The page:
A small pulse generator sends electrical pulses to the spinal cord. These pulses interfere with the nerve impulses that make you feel pain replacing them with a tingling sensation.

Implanting the stimulator is typically done using a local anesthetic and a sedative. Your doctor usually will first insert a trial stimulator through the skin to give the treatment a trial run. If the trial is successful, your doctor can implant a more permanent stimulator. The stimulator itself is implanted under the skin of the belly (abdomen), and the small coated wires (leads) are inserted under the skin to the point where they are inserted into the spinal canal. This placement in the abdomen is a more stable, effective location.

Using a handheld device that works like a remote control, you can adjust the stimulator to specific areas and levels of pain, depending on your activities and how your pain changes during the day.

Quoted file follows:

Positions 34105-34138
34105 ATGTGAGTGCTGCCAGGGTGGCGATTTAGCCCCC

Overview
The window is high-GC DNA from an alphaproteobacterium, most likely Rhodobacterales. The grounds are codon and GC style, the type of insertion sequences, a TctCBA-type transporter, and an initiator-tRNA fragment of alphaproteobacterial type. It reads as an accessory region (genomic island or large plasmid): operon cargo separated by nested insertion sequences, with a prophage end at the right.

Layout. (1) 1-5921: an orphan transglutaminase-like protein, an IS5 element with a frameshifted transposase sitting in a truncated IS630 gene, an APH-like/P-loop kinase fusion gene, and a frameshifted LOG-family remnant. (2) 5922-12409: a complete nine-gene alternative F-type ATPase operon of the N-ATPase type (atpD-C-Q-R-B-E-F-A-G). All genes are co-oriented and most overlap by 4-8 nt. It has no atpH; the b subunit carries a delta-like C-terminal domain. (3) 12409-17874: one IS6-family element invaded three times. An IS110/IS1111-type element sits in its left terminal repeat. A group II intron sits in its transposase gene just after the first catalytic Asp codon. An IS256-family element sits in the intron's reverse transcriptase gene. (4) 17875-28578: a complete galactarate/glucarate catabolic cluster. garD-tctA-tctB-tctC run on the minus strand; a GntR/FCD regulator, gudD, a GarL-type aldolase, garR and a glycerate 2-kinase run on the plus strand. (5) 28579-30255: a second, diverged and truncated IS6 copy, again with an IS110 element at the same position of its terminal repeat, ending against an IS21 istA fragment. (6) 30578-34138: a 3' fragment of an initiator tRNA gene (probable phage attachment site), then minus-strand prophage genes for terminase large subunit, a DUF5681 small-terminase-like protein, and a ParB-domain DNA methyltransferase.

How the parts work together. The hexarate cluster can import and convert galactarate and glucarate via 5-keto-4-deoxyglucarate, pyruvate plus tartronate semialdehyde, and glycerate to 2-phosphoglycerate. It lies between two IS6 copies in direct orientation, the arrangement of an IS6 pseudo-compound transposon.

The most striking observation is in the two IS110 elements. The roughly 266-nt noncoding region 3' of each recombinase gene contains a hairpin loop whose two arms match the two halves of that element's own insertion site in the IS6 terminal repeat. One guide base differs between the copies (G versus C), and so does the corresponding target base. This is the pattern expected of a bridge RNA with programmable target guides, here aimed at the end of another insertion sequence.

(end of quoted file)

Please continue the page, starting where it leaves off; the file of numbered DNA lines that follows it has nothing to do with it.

Peripheral Nerve Block

Peripheral Nerve BlockPeripheral nerve blocks are generally done to control pain arising from a nerve, also known as neuralgia. Nerve injury can be caused by trauma, compression, ischemia, or toxic exposure to a nerve.

In general, a combination of cortisone and long-acting local anesthetic is injected in proximity to the injured nerve in order to provide pain relief and reduce nerve irritation. These procedures are usually done at bedside and take only a few minutes.
Commonly performed peripheral nerve blocks include:


  • Median nerve blocks for carpal tunnel syndrome.
  • Ilioinguinal nerve blocks for groin pain after hernia surgery, or due to compression from tight fitting belts, or trauma.